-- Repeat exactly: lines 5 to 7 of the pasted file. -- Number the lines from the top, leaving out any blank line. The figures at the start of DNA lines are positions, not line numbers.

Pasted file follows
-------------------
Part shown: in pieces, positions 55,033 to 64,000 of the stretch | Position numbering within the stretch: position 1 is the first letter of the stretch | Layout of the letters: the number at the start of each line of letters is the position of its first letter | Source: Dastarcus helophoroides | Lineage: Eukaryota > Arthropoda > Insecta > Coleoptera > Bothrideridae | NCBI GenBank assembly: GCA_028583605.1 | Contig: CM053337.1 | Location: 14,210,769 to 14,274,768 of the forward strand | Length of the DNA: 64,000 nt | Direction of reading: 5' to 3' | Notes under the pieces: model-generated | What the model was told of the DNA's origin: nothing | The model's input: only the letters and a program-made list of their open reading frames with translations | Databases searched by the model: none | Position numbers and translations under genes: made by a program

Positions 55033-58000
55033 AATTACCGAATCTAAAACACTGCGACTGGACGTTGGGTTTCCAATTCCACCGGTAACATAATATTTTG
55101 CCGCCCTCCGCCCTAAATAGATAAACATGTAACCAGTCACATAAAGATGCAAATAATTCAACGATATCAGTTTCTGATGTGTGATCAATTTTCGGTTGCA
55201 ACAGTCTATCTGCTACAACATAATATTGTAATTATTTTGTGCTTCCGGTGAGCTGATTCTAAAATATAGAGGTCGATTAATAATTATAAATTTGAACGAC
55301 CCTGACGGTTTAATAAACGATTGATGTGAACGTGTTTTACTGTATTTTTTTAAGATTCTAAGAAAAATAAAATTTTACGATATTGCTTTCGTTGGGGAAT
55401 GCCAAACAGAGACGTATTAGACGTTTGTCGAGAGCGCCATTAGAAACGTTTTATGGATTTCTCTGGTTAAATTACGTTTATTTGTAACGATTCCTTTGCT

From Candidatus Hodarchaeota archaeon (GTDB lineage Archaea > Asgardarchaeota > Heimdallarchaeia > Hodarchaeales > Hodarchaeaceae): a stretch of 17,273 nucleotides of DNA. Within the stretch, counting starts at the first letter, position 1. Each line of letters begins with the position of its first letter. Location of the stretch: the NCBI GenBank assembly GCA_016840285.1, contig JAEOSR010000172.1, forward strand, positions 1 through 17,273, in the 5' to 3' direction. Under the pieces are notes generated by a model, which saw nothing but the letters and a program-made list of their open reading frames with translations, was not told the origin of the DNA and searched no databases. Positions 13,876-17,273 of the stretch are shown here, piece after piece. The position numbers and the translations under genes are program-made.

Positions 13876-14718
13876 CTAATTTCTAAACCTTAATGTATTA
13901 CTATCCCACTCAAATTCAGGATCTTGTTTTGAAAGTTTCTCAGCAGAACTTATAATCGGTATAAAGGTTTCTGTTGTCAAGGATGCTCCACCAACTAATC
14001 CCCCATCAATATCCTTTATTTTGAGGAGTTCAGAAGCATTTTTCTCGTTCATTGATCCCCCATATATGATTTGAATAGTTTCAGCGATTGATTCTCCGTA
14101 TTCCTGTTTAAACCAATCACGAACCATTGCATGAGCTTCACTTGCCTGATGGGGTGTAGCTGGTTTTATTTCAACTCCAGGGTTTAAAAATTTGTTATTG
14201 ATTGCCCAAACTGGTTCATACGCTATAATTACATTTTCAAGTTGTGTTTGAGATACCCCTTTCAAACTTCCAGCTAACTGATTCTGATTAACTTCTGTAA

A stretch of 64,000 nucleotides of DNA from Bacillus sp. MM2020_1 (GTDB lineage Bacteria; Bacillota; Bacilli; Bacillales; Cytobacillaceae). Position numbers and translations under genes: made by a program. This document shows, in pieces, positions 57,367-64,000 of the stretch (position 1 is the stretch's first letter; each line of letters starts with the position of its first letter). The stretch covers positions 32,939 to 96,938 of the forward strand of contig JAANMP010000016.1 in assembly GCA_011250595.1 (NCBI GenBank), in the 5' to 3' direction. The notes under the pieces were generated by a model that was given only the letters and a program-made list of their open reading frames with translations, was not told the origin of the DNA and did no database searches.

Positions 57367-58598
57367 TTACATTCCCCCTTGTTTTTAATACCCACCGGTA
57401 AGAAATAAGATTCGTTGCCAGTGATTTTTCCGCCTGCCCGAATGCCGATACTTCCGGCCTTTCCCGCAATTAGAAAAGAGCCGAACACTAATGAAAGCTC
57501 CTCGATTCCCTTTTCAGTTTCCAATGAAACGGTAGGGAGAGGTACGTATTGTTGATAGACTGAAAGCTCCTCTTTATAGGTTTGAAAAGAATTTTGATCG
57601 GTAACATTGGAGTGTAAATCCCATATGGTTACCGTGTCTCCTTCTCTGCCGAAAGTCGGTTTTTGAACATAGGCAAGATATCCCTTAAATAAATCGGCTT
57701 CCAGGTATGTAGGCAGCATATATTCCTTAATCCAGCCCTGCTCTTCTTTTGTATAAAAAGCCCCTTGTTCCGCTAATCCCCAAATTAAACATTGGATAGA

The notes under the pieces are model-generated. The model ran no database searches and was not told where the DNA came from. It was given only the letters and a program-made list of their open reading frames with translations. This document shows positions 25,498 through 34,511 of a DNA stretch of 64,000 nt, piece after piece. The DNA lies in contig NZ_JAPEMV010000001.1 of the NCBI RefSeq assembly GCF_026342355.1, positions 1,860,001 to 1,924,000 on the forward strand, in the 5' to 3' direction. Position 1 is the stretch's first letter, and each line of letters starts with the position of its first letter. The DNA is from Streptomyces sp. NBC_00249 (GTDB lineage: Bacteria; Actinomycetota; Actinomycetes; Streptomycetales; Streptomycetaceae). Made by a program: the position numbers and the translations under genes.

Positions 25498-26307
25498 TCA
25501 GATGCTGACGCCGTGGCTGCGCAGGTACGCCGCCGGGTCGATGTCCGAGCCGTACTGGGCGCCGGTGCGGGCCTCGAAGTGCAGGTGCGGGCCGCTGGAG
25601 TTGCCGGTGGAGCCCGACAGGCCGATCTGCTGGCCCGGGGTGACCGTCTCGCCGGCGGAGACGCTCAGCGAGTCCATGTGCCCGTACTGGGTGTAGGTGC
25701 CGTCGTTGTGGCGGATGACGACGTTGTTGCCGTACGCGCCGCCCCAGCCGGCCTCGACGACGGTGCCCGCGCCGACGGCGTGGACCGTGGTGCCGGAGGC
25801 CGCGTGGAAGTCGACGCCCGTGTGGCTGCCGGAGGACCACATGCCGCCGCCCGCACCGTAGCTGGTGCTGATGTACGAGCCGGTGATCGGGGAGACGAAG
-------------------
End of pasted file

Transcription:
55201 ACAGTCTATCTGCTACAACATAATATTGTAATTATTTTGTGCTTCCGGTGAGCTGATTCTAAAATATAGAGGTCGATTAATAATTATAAATTTGAACGAC
55301 CCTGACGGTTTAATAAACGATTGATGTGAACGTGTTTTACTGTATTTTTTTAAGATTCTAAGAAAAATAAAATTTTACGATATTGCTTTCGTTGGGGAAT
55401 GCCAAACAGAGACGTATTAGACGTTTGTCGAGAGCGCCATTAGAAACGTTTTATGGATTTCTCTGGTTAAATTACGTTTATTTGTAACGATTCCTTTGCT